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What happened in your area: There was an Army Base , Naval Base and a Navy Shipyard. Big Guns were mounted on the point of the coast and on the side of the hills facing the ocean. Security was very high especially anywhere by the bases. Everyone had to wear name and picture I.D’s to go to school and walk down certain streets in my neighborhood. The guns were install after war was declared. How did this event did this event influence your perspective on the world? A lot of people didn’t trust the Japanese people after the war. My mother would trust the people that were in the neighborhood but people was suspicious of Japanese people new in the area. I didn’t think to much about them. How did you get involved I saved saving stamps that you bought to help the war effort. The money would go to build bombs, ships and other supplies to help the war effort. Advertise in movie theaters. Birthday, special occasions these saving bonds were given as presents. Each person in the family had a ration book. We had three extra for my brothers would get, but they were in the war. We were lucky that we had a relative in Oregon that had a farm and would supply us with food (can food and meat. What did your family think of this: My family supported the military because my brothers were fighting in the war. We had a flag in the window with 3 blue stars in the window for each member of the family that was in the military. If a person had a gold star that meant one of the family member had been killed. Luckily all my brothers came back a live. But I remember some of my friends or people in my neighborhood who lost their brothers, husbands or dads. When I saw these gold stars I would think about my brothers that were in the war. It was a real scary time. I try not think to much about my brothers being killed but my mother sure worried. Who was with you in this event? My mother and sister and my father came back and worked in the shipyard fixing ships. Where other family members in this affect by the event? Mother, father , brother, and sister. We were all affected by the war. Either fighting, preparing ships for battle, or scared at home because everyone was always talking about the war. They would try not to talk about the war when kids were around but we over heard a lot of conversations.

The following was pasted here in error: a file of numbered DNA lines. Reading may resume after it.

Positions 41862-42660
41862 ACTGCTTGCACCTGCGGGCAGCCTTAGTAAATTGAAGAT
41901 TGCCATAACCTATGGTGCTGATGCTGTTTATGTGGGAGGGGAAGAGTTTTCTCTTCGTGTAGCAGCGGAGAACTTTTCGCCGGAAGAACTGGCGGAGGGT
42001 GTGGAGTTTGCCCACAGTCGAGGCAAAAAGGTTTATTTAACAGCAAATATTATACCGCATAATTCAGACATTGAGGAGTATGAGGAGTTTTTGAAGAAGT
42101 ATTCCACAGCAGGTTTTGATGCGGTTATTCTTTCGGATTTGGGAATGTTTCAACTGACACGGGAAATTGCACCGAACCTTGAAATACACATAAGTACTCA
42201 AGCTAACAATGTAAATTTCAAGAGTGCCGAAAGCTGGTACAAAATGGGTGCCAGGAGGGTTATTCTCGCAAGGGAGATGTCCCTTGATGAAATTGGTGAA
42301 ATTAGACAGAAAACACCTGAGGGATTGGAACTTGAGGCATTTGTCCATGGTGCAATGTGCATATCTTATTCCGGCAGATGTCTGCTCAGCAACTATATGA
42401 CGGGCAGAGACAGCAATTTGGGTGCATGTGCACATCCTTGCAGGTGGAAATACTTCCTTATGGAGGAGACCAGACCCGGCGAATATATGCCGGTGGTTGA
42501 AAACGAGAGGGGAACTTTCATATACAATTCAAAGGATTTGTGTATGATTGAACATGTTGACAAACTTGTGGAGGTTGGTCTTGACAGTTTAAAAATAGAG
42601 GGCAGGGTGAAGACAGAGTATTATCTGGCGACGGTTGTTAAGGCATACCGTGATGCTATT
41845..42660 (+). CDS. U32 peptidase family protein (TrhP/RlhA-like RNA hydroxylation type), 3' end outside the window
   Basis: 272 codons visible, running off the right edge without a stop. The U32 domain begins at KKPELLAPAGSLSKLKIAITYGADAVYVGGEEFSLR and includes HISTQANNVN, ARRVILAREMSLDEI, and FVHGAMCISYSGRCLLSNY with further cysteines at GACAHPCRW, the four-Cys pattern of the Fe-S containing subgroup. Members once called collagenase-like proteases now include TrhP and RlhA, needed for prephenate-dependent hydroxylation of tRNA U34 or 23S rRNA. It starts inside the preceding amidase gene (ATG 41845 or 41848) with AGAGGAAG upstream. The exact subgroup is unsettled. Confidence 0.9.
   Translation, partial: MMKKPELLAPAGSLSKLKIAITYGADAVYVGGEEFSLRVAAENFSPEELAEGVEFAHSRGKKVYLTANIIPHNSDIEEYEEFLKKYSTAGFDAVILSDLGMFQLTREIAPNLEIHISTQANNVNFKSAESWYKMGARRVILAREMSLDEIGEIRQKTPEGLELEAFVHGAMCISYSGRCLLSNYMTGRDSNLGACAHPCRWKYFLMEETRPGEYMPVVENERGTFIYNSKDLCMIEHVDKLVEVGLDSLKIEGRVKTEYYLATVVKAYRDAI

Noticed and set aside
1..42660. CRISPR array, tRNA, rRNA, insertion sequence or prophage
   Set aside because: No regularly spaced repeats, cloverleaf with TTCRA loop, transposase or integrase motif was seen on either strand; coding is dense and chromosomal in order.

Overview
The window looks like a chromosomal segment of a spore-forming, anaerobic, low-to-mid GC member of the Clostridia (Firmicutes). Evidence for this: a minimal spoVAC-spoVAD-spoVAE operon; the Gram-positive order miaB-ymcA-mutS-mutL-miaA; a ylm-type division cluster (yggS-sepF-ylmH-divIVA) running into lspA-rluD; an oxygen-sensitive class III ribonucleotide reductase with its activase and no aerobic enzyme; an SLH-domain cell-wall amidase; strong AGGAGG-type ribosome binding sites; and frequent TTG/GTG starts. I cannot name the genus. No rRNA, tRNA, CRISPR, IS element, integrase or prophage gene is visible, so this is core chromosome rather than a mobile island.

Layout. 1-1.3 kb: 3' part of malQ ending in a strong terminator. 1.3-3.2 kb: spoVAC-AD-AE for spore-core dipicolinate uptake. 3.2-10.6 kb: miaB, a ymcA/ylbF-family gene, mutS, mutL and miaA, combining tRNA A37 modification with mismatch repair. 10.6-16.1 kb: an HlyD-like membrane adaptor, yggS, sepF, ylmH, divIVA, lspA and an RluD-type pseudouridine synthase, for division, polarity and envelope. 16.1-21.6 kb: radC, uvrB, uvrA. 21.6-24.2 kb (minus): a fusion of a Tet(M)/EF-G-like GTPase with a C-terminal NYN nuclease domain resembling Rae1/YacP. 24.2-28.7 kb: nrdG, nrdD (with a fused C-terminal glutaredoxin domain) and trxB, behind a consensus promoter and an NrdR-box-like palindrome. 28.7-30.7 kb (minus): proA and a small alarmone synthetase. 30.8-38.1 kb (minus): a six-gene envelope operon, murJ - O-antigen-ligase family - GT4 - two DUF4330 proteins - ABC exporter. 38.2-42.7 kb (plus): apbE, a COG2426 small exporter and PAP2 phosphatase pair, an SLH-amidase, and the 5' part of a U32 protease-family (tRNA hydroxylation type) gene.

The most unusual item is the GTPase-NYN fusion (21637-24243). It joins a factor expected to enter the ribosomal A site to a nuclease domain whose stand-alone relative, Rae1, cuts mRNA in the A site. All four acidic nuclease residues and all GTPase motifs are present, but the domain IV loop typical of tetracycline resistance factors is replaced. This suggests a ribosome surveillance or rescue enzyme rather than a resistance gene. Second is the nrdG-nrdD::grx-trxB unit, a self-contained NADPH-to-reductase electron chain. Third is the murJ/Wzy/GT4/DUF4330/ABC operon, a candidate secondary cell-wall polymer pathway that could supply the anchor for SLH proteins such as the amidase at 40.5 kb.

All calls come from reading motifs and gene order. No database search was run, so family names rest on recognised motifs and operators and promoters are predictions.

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What happened during the event and after. •Had wear badges to move around the neighborhood •Ate a lot of potato soup •Rations •Save rubber •Wear 2 pair shoes for the year •Guns were installed around the area •Military practices were always going on.

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Bibliography 1. http://www.english.illinois.edu/maps/depression/photoessay.htm 2. http://en.wikipedia.org/wiki/Great_Depression 3. http://www.ninthlink.com/2009/02/13/some-success-stories-out-of-thegreat-depression/ 4. http://resources.woodlands-junior.kent.sch.uk/homework/war/ rationing.htm 5. http://ww2storysharing.wordpress.com

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Reflection What specific challenges did you face during this project? It was hard to weave in the historical parts. What did you learn about your family member? (personality, character‌) That she whet through a lot in her life to eat and get food and other supplies. What did you learn about yourself (as a learner, as a family member)? I learned that she had to grow up faster than other kids because she was growing up during the war and had to take care of her two younger sisters. How have you grown? (as a writer‌) I learned that when you are telling a story you really have to add a lot of detail so it will be easier for your reader to follow. Why do you think doing a project like this is important? I think it is important so you can learn more about what your family had to go through then. What part of this process did you enjoy most? Why? I enjoyed interviewing my grandma because she told me information that I never knew and it was nice to talk to my grandma again. What part of this process did you least enjoy? Why? I think the hardest part of this prosess was getting the words on the paper. How do you plan to share this project with your family/ family member? When I go to the U.S. for christmas, I will show it to her.

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“A historical narrative based on my family’s experiences”